Art/ Collection/ Collection/ Art Object

Helmet (Sallet)

late 15th–early 16th century
possibly Granada
Spanish, possibly Granada
Steel, gold, silver, enamel
H. 7 7/8 in. (20 cm); W. 8 1/8 in. (20.6 cm); D. 10 1/2 in. (26.7 cm); Wt. 3 lb. 12 oz. (1701 g)
Credit Line:
From the Lord Astor of Hever Collection, Purchase, The Vincent Astor Foundation Gift, 1983
Accession Number:
On view at The Met Fifth Avenue in Gallery 379
This helmet is the only known example of armor to survive from the entire Nasrid period in Spain (1230–1492). Traditionally, it is said it belonged to Abd 'Abd Allāh Muhammad, known in the West as Boabdil, the last Nasrid king of Granada (reigned 1482–83 and 1487–92) before it was reconquered by the Spanish.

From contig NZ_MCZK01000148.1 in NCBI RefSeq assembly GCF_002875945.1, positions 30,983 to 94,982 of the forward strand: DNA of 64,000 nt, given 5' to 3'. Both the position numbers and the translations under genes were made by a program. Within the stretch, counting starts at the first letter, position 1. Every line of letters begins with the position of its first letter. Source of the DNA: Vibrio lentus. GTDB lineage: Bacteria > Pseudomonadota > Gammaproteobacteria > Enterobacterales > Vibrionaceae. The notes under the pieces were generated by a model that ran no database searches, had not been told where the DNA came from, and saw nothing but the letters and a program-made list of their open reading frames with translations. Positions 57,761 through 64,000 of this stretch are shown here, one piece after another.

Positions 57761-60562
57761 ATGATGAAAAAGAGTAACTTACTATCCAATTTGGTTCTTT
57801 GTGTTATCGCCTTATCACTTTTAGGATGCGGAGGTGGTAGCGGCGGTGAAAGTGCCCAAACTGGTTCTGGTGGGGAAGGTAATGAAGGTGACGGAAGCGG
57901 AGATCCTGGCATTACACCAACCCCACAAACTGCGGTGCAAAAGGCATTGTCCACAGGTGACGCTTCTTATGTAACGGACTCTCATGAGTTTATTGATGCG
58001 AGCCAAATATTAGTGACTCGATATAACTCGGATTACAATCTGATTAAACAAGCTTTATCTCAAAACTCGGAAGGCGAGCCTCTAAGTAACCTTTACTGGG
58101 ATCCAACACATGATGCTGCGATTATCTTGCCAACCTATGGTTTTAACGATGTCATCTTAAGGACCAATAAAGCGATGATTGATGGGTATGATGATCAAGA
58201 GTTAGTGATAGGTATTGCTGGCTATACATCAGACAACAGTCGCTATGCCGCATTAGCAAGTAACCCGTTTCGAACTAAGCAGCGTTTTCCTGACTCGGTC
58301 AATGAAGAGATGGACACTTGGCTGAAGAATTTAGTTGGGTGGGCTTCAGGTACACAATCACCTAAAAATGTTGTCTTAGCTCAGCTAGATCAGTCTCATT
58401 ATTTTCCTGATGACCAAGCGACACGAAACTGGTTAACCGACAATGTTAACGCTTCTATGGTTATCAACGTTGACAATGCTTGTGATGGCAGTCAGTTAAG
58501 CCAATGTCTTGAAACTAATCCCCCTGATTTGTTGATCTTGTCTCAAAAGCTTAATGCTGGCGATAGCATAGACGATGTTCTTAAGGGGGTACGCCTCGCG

The helmet has the form of a typical Spanish sallet of the late fifteenth century, with cutouts over the eyes inspired by Islamic examples. The decoration, however, is extraordinarily rich and distinctive. The steel is covered entirely in a layer of gold leaf that is finely engraved with geometric and foliate designs; the edges are trimmed with silver. Delicate cloisonné enamels, evocative of Nasrid jewelry, are inset overall, further distinguishing this helmet as one of great rarity, quality, and beauty.
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